His contract goes before the full board for approval tonight.

“I think he is a good fit for Rutland,” said William Notte, president of the Board of Aldermen. Notte was on the Police Chief Search Committee. “We need a candidate who understands Rutland’s issues and it seems as though he’s been doing very similar things.”

Schenectady is 11 square miles, with a force of 149 officers serving a population of 66,135 — 61 percent white, 20 percent black and 11 percent Latino. Rutland is 7.5 square miles with 40 officers serving 16,495 citizens — 95 percent white, 1.5 percent Latino and less than 1 percent black.

Much like Rutland, Schenectady battles blighted properties, poverty, heroin and drug crimes, housing problems, domestic violence and food insecurity, Morris said.

Unlike Rutland, gun violence and gangs are also a challenge for the community and police. But Kilcullen and the Police Department have been using data and video surveillance to target crime hot spots in the city.

And according to the Albany Crime Analysis Center, as of Sept. 29, Schenectady’s violent crime rate dropped 18 percent from last year. Kilcullen attributes the drop to the Police Department’s 160 surveillance cameras and sophisticated data mapping of crimes.

Isaacs recalls when her grandson was shot in a robbery.

“When I went to the scene, I saw the chief leaving. I asked, ‘was that the chief?’ I went over to the station and he hugged me, ‘I was just going to call you,’ he said,” Isaacs said, a tear staining her cheek. “My grandson was taken to the hospital in Albany. The chief called the hospital ahead and when I got there, everything was available to me because of him. I appreciate him so much. He’s one in a million.”

Every year on her birthday, Isaacs cooks and brings food to the police department. Before Kilcullen leaves, she’s cooking for him. The menu?

“Rice and peas, curry chicken and mac ’n’ cheese.”

Isaacs said she knew Kilcullen before he was chief.

“He never showed me a bad face. This is a man who treats people with respect,” she said. “Every year our neighborhood association has an awards dinner. He was on our list this year for an award. Other chiefs come and go, but Brian … he brings trust.”

Being on the job for 20 years means there have been good and bad times. One of Kilcullen’s biggest challenges came in the late 1990s and early 2000s when a number of issues in the department led to the arrest of several police officers, he said.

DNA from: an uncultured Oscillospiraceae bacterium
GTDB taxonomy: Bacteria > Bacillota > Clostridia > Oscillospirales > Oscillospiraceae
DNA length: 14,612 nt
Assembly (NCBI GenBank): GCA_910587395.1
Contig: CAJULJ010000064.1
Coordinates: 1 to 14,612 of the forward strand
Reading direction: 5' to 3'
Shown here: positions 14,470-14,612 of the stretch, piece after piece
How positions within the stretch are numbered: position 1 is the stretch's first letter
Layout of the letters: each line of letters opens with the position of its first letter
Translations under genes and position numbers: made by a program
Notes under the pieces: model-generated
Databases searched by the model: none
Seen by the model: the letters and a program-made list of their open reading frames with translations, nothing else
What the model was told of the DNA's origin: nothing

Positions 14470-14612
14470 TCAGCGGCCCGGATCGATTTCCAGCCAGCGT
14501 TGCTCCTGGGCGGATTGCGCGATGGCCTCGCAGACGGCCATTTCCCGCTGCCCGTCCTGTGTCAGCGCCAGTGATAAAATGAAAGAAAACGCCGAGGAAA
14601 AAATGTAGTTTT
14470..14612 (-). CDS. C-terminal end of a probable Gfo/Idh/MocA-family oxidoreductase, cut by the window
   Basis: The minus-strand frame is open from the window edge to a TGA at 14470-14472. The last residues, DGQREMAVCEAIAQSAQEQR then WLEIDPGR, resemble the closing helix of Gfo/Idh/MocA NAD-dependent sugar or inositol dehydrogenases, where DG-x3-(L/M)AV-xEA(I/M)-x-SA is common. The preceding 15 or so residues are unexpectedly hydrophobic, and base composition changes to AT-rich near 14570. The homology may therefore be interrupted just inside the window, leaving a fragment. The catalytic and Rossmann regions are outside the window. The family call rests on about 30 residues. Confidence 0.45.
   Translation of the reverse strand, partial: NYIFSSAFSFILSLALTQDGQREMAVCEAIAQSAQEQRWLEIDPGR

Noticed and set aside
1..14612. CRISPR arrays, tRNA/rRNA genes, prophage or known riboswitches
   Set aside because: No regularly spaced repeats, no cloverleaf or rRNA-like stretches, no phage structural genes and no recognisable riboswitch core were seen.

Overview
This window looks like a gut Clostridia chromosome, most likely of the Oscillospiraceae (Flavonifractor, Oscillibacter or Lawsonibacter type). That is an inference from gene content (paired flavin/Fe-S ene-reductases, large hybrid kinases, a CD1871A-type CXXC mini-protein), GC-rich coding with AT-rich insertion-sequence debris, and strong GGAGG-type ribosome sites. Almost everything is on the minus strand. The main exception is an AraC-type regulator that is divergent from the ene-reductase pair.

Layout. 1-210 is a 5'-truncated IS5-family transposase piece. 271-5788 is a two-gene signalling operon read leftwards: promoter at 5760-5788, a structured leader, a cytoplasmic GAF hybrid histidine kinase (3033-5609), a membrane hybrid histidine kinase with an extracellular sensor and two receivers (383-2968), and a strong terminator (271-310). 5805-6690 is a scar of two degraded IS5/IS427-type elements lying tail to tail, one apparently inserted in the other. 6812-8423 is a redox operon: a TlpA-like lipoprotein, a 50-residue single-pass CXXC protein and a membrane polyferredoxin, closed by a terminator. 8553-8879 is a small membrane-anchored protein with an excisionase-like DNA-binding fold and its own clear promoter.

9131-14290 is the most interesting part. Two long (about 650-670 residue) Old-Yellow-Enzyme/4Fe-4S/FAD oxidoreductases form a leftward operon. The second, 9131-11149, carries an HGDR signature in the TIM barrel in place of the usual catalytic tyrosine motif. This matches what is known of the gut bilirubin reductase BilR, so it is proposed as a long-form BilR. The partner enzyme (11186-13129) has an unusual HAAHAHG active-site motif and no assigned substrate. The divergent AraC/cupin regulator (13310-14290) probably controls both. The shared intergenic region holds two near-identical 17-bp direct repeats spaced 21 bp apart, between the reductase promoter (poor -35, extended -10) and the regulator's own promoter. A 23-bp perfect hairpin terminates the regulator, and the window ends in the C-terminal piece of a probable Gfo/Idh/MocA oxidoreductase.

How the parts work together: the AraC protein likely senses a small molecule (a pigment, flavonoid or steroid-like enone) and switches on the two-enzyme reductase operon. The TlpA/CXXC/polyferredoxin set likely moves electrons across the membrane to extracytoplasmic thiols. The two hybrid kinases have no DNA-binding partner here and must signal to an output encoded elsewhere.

“Four officers were charged and prosecuted by the U.S. Attorney’s office,” he said. “Then in the mid-2000s another series of events unrelated to each other — one officer was taking drugs from evidence — we eventually got through it all.”

Kilcullen said in addition to the arrests there were terminations.

“We sent a clear message we would not tolerate misconduct,” he said. “And the culture has changed. Now things are starting to trickle up from other officers who might witness questionable behavior … We’ve got to be responsive to those legitimate concerns.”

Schenectady Police Department detective Sgt. Sean Solomon, who works in crime scene investigations, said Kilcullen is a good chief.

“He’s not afraid to discipline somebody,” he said. “He won’t rush to judgment, but if you mess up and there’s a sustained complaint, you have to take your lumps … we’ll miss him.”

Union president Peter J. Mullen agrees.

“I’ve been the Union Board president for six years and I deal with him on a day-to-day basis about policing concerns,” said Patrolman Mullen, president of the Schenectady Police Benevolent Association. “Out of all the chiefs, he’s the most approachable. You can voice concerns and he’ll help figure it out. He comes down and talks to the guys. He’s a normal guy and you can talk to him. “

Mullen said Kilcullen will talk about issues so they — union and administration — can come to an agreement.

“Chief Kilcullen is available and he has a true concern for everyone,” Mullen said.

Nonetheless, Kilcullen has demonstrated that when necessary he will do what has to be done.

What’s Kilcullen’s plan when he arrives?

“I’ll spend some time meeting with the Police Commission, the mayor, those in the department and the community,” he said. “I want to learn what the issues are that still need attention and assess where the city is with these issues.”

How does Schenectady feel about losing Kilcullen?

On Thursday, a woman who lives in Schenectady called and left him a message. “I heard you were leaving. I am so sad,” she said, crying. “You always made me feel safe.”